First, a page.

Publication Date

Spring 4-22-2013


College of Arts and Sciences


Biology: Molecular Biology

Primary Subject Area

Biology, Molecular; Biology, Neuroscience


Alzheimer's, Beta, Amyloid, IMR-32, DNA, Methylation, DLX1


Molecular and Cellular Neuroscience | Molecular Biology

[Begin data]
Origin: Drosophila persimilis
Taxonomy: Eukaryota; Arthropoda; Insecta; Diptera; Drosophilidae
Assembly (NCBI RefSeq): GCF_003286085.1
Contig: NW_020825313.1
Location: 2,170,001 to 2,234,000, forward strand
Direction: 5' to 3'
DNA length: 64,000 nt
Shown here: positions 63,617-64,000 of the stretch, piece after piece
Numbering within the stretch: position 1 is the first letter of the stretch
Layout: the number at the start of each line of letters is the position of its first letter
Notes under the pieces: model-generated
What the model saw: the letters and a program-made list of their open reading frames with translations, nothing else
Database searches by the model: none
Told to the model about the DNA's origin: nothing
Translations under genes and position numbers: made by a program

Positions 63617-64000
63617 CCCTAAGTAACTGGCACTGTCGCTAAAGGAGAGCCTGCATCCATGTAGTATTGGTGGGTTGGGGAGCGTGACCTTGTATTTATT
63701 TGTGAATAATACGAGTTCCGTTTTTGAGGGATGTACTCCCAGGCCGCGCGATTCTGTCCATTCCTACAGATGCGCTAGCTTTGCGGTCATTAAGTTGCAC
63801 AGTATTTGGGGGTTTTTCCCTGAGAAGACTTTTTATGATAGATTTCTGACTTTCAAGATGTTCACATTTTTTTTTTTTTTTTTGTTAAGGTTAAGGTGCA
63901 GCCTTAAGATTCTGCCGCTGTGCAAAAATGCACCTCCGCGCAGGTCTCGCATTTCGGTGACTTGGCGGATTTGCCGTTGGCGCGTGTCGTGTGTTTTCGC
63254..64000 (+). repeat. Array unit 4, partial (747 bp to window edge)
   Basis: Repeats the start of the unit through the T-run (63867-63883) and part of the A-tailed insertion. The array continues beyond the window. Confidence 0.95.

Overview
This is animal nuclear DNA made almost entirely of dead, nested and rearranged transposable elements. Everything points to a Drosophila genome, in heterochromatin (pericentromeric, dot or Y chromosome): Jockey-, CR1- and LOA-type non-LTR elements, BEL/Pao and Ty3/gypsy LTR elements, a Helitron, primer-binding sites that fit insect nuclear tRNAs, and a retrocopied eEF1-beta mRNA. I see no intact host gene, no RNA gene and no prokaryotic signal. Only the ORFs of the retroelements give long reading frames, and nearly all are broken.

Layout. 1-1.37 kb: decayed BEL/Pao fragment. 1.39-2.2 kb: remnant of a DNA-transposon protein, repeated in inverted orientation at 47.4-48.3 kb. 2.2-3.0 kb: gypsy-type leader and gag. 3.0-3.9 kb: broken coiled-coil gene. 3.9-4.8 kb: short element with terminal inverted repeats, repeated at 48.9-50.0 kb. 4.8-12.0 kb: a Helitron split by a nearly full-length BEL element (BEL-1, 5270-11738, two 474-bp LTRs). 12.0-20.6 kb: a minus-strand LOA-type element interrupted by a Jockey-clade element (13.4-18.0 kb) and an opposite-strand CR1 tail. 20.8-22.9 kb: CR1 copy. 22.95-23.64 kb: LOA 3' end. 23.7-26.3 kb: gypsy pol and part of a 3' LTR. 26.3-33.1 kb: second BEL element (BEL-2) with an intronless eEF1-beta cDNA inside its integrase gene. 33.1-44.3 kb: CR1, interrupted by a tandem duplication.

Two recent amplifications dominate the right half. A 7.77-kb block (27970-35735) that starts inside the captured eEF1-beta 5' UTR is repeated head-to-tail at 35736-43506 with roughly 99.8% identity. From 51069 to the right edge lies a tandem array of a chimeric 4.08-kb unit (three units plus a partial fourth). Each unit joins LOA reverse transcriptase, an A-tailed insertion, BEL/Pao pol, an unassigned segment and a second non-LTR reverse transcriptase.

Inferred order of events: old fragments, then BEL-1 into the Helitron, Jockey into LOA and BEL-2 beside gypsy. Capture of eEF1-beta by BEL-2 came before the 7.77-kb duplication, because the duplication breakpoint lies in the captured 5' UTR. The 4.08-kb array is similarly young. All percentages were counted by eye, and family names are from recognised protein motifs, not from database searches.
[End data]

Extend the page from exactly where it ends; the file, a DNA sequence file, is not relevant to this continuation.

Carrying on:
Available evidence points toward an epigenetic process in Alzheimer’s disease. This thesis describes the research that was done to investigate changes in DNA methylation using an in vitro model of the disease. Although the results indicated no global changes in methylation levels after treating differentiated IMR-32 cells with beta amyloid, there were several regions of the genome that changed their methylation status. Gene ontology studies revealed that these regions are associated with neuronal differentiation and cell fate genes, thus providing a possible model for the contribution of beta amyloid to the development of Alzheimer’s disease. This study provides incentive to further study the epigenetic processes in Alzheimer’s disease and explore avenues to reverse such epigenetic changes.